Let us give Nature a chance; she knows her business better than we do.
Michel Montaigne (1533 - 1592)
Contributed by: Zaady
I have here only made a nosegay of culled flowers, and have brought nothing of my own but the thread that ties them together.
No wind serves him who addresses his voyage to no certain port.
Source: Essays, 1588.
This notion [skepticism] is more clearly understood by asking "What do I know?"
Our wisdom and deliberation for the most part follow the lead of chance.
Few men have been admired by their own households.
A noble farce, wherein kinds, republics, and emperors have for so many ages played their parts, and to which the whole vast universe serves for a theatre.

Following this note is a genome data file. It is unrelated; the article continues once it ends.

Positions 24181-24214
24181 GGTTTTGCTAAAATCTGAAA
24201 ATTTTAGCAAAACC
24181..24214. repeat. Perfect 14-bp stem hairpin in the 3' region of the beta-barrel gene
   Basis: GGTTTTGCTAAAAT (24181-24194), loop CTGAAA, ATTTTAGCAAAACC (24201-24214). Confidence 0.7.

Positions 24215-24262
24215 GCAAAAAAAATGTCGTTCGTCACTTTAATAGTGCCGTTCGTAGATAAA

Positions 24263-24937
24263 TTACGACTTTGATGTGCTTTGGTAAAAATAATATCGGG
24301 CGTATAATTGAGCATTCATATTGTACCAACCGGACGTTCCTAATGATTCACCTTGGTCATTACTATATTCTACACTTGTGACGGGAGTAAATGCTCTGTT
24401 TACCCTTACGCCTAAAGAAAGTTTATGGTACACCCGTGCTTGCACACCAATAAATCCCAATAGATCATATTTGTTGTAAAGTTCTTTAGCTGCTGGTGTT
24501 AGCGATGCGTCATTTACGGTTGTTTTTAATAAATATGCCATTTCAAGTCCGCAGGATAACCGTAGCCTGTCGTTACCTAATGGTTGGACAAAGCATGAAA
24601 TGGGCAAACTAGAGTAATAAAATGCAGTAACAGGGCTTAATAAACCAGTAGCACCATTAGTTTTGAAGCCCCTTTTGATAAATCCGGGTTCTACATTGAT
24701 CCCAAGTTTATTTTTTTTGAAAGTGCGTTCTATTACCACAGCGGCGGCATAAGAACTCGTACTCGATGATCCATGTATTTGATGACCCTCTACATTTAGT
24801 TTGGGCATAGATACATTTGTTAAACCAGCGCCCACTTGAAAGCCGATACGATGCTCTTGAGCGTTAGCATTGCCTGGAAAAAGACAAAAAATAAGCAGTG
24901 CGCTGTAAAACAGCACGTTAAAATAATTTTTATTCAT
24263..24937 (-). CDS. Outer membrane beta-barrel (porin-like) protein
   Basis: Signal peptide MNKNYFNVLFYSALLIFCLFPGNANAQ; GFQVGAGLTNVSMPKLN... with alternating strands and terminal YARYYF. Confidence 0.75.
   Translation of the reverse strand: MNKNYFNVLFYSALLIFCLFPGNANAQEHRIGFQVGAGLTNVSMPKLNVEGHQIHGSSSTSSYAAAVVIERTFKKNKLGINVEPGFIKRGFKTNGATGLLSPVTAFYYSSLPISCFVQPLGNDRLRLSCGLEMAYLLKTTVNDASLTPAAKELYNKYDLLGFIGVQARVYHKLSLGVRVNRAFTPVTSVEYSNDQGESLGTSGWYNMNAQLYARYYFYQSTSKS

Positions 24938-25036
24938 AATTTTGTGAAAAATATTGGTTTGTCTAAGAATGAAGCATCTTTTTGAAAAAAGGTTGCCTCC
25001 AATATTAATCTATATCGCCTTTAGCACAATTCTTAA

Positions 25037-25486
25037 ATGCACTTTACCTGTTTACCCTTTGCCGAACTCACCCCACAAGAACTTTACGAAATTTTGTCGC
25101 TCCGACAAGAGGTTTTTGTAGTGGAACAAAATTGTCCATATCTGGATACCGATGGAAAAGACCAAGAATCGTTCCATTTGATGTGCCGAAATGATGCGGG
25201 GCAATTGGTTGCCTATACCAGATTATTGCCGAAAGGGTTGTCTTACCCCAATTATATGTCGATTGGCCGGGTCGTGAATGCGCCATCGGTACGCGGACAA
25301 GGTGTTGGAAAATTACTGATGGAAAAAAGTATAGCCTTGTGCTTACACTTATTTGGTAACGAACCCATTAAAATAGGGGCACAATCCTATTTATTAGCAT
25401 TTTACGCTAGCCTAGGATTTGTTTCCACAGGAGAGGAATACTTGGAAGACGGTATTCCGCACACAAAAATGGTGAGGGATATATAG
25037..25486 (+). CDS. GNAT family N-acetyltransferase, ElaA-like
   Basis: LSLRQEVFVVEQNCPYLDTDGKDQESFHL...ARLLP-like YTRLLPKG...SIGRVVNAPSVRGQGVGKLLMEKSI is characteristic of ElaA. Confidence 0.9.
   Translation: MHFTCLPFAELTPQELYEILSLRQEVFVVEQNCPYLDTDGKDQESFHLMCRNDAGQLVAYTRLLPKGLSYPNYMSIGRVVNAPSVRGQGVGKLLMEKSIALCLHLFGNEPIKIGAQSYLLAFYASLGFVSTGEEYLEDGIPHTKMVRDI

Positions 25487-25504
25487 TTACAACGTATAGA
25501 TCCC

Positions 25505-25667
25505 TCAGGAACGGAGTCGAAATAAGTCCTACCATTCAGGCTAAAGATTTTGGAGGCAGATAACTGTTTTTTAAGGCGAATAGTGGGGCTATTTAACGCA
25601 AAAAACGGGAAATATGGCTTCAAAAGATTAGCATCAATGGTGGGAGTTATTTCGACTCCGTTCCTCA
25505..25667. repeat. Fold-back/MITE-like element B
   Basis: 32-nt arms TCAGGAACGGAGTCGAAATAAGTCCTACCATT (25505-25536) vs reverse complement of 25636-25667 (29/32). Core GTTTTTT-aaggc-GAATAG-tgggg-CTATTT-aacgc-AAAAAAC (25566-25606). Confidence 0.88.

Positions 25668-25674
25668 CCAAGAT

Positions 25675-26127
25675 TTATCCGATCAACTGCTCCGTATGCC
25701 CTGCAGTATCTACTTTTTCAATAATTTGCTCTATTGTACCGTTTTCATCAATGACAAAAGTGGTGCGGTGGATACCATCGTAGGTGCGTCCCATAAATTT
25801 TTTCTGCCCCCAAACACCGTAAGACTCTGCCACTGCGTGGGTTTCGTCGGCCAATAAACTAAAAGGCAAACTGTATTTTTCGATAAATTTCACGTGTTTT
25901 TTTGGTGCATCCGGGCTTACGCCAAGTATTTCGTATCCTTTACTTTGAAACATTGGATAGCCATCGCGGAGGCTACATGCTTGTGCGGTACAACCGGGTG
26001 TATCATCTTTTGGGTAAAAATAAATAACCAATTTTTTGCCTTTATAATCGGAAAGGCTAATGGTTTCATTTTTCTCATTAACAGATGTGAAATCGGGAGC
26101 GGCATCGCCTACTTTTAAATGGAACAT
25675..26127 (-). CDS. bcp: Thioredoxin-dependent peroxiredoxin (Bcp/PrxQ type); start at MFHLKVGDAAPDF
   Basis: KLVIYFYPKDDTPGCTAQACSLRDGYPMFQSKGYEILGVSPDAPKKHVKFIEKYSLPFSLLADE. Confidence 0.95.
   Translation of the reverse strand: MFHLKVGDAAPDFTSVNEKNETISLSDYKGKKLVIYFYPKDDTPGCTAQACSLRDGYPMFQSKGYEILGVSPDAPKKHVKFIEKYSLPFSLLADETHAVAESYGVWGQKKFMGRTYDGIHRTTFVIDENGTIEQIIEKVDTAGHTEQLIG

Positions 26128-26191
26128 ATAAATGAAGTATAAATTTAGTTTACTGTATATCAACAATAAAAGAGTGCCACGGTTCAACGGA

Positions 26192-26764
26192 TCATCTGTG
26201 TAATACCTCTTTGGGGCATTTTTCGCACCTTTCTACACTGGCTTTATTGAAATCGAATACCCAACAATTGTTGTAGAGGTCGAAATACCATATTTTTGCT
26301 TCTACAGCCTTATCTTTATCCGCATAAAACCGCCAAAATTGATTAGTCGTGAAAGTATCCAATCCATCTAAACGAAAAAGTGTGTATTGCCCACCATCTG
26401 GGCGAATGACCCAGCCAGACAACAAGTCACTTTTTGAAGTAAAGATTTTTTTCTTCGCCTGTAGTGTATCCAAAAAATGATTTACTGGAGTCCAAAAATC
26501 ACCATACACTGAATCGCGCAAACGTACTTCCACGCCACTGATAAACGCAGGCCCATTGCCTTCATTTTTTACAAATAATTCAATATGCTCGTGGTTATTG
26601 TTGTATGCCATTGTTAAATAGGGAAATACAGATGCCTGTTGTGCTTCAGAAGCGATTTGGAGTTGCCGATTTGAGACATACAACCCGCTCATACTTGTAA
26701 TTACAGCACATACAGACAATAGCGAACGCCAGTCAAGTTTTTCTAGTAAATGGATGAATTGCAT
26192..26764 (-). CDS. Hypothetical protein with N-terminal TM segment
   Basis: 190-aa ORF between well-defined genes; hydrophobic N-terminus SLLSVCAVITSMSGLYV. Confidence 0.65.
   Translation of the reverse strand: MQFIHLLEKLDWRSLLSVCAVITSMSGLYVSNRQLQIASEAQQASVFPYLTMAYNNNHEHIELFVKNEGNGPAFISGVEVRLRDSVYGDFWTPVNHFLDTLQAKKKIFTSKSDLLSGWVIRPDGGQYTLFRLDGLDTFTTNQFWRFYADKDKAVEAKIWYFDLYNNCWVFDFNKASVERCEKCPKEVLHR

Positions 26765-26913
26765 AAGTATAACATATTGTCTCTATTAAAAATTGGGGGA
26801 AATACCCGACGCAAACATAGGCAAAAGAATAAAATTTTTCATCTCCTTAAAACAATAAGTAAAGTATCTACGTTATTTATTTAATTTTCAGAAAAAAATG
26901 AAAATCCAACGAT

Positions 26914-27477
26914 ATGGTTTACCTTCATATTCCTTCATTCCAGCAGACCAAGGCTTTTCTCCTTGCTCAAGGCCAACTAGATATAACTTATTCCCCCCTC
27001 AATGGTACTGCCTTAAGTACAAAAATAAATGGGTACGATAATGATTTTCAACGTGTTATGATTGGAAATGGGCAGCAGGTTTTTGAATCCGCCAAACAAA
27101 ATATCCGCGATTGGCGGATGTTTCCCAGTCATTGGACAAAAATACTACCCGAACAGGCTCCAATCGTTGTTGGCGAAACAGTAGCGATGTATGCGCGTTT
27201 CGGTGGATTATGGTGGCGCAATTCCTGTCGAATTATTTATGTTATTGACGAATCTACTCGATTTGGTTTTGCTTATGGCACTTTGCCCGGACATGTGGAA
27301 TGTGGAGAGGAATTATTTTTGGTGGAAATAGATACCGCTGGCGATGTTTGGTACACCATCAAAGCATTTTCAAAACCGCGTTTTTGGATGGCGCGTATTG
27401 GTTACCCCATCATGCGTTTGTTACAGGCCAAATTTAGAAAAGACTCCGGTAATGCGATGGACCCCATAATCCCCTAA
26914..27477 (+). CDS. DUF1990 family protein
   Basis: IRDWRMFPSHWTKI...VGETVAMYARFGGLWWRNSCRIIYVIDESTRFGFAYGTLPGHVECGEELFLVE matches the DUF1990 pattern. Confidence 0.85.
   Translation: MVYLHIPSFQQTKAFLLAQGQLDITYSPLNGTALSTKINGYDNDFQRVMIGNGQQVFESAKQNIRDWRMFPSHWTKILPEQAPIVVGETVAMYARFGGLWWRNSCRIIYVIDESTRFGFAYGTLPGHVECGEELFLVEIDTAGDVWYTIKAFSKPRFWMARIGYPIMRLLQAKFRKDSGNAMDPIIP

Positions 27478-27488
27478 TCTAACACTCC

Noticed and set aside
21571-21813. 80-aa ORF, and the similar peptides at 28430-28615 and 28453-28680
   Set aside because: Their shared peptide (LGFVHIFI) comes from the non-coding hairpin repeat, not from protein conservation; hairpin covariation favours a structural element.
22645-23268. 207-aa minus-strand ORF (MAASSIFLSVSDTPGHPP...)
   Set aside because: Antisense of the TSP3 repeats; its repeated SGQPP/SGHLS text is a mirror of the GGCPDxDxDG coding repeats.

Source: Of the Most Excellent Men.
are, at most, but inconsiderable props and appendages.
Let us a little permit Nature to take her own way; she better understands her own affairs than we.
The clearest sign of wisdom is continued cheerfulness.
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